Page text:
Social Worker Shortages and The Rise in Competition for a Competent Child Welfare Workforce

Several national studies have been conducted over the past few years (e.g. Hooyman, & Uniitzer, 2011; Lin, Lin, & Zhang, 2016) to project the number of social workers that will be needed by the year 2030. What they all point to is a huge deficit in the number of social workers (upwards of 200,000) needed to care for children, the elderly and those with addictions, mental health, and other health issues. However, those estimates may be low given that as of 2018 there was no regular gathering of comprehensive data on workforce needs in such areas as child welfare, juvenile justice and medical settings where the jobs have often been de-professionalized (Spetz, et al., 2015; Williams & Vieyra, 2018). Another take away from these studies is that the competition for high quality staff with a social work education is increasing (Fraser, et al., 2018). Increased demand for social workers in other fields, such as education, health care and criminal justice, and in other areas of social work such as mental health and aging, and likely contributing to the drop in the number of students taking advantage of Title IV-E and Title IV-B education programs in child welfare. This trend is impacting the size of the pipeline of social work students into child welfare agencies. In fact, multiple federal agencies in the U.S. Department of Health and Human Services, such as the Health Resources and Services Administration (HRSA) and the Substance Abuse and Mental Health Services Administration (SAMHSA), are funding student stipends to increase the number of social work and other students specializing in behavioral health, integrated health, and gerontology (e.g. Putney, et al., 2017; see the description below of three such programs). The race for talent is on!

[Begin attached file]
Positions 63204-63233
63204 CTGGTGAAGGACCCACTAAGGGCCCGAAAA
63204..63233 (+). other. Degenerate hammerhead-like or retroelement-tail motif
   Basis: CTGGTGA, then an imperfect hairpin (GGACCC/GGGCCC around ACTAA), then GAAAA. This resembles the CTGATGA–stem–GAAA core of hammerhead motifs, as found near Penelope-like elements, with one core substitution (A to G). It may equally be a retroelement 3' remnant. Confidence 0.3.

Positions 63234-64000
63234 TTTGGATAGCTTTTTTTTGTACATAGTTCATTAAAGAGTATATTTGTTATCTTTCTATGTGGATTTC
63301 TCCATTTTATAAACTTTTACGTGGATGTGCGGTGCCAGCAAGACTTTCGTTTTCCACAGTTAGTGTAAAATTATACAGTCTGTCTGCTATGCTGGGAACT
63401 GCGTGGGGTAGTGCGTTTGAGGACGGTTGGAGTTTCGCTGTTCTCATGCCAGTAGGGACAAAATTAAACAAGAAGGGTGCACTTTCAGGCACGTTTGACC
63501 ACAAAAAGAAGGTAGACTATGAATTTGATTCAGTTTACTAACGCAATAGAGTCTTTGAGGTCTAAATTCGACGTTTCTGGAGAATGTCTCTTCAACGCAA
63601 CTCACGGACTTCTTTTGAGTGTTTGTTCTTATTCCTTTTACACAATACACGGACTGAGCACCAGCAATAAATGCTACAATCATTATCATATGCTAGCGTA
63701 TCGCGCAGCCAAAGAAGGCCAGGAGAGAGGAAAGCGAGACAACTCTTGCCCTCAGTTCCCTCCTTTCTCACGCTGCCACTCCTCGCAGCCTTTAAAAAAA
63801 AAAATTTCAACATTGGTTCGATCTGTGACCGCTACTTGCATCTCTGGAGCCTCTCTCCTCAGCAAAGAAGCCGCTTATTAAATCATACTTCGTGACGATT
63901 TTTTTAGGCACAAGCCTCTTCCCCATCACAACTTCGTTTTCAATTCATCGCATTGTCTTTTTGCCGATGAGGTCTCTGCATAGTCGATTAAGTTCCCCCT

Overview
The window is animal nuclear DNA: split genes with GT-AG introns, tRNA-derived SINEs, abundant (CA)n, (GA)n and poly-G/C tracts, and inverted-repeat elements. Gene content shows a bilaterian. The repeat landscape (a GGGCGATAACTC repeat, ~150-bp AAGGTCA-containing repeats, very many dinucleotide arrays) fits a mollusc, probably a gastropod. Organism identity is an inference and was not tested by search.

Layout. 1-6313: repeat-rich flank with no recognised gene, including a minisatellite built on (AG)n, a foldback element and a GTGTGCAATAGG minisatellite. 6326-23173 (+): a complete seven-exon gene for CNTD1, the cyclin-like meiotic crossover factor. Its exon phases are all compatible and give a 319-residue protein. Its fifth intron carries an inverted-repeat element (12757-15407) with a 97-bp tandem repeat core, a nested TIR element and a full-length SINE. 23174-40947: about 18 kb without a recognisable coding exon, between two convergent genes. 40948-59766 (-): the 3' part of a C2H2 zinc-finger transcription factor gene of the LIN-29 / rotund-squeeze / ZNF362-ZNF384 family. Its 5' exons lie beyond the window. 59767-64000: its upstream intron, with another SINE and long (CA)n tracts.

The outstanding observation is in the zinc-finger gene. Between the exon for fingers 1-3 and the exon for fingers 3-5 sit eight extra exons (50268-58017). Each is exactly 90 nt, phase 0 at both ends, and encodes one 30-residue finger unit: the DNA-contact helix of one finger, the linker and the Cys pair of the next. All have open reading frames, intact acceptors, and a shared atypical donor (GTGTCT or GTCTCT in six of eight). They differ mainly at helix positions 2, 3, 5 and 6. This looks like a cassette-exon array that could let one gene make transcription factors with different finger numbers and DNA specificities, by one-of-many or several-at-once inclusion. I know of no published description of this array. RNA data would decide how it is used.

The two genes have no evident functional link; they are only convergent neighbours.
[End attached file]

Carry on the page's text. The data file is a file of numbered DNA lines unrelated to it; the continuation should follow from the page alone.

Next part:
Behavioral Health Workforce Education and Training (BHWET) Program
HRSA established the BHWET program to increase the number of professionals practicing in behavioral health serving those living in medically underserved areas by establishing or expanding internships or field placements for students and interns, faculty, and supervisors.

Center for Integrated Health Solutions (CIHS)
This center “promotes the development of integrated primary and behavioral health services to better address the needs of individuals with mental health and substance use conditions,” whether seen in a specialty behavioral health setting or in primary care provider settings. CIHS is run by the National Council for Behavioral Health and is an interagency collaboration between SHMHSA and HRSA. There is an emphasis on developing the workforce to work in integrated health settings.

Geriatric Workforce Enhancement Program (GWEP)